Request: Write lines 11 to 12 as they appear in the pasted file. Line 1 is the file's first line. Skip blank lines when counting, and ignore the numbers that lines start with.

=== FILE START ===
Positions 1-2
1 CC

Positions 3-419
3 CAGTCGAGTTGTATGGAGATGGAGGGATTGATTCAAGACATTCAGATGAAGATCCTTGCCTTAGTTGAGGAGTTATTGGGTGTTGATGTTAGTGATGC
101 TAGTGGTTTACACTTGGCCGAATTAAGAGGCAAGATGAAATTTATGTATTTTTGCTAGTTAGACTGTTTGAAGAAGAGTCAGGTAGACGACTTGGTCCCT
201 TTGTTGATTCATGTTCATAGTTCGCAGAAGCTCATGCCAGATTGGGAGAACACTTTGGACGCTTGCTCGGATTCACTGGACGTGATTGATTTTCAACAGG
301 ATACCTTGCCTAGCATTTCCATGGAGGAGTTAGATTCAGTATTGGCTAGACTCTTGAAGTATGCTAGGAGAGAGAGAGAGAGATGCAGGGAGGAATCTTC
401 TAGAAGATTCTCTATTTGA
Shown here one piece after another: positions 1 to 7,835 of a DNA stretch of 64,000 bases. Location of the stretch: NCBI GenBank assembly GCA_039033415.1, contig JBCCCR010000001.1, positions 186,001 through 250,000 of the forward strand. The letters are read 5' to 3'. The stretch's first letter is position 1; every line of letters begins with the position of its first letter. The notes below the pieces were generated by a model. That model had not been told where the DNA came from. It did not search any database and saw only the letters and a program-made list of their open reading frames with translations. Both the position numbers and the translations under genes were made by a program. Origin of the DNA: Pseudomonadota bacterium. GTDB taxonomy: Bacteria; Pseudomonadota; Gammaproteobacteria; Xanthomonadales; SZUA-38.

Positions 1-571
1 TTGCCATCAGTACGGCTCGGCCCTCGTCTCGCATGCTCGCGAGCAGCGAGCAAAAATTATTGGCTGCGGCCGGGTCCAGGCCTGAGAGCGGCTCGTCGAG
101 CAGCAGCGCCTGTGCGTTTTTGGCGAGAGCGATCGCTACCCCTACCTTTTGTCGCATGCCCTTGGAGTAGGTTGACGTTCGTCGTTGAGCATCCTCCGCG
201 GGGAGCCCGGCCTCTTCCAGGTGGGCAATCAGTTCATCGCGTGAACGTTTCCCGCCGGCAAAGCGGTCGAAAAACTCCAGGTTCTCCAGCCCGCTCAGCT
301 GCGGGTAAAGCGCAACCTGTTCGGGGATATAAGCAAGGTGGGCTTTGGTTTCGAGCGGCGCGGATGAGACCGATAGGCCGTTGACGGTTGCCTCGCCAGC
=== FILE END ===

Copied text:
1 TTGCCATCAGTACGGCTCGGCCCTCGTCTCGCATGCTCGCGAGCAGCGAGCAAAAATTATTGGCTGCGGCCGGGTCCAGGCCTGAGAGCGGCTCGTCGAG
101 CAGCAGCGCCTGTGCGTTTTTGGCGAGAGCGATCGCTACCCCTACCTTTTGTCGCATGCCCTTGGAGTAGGTTGACGTTCGTCGTTGAGCATCCTCCGCG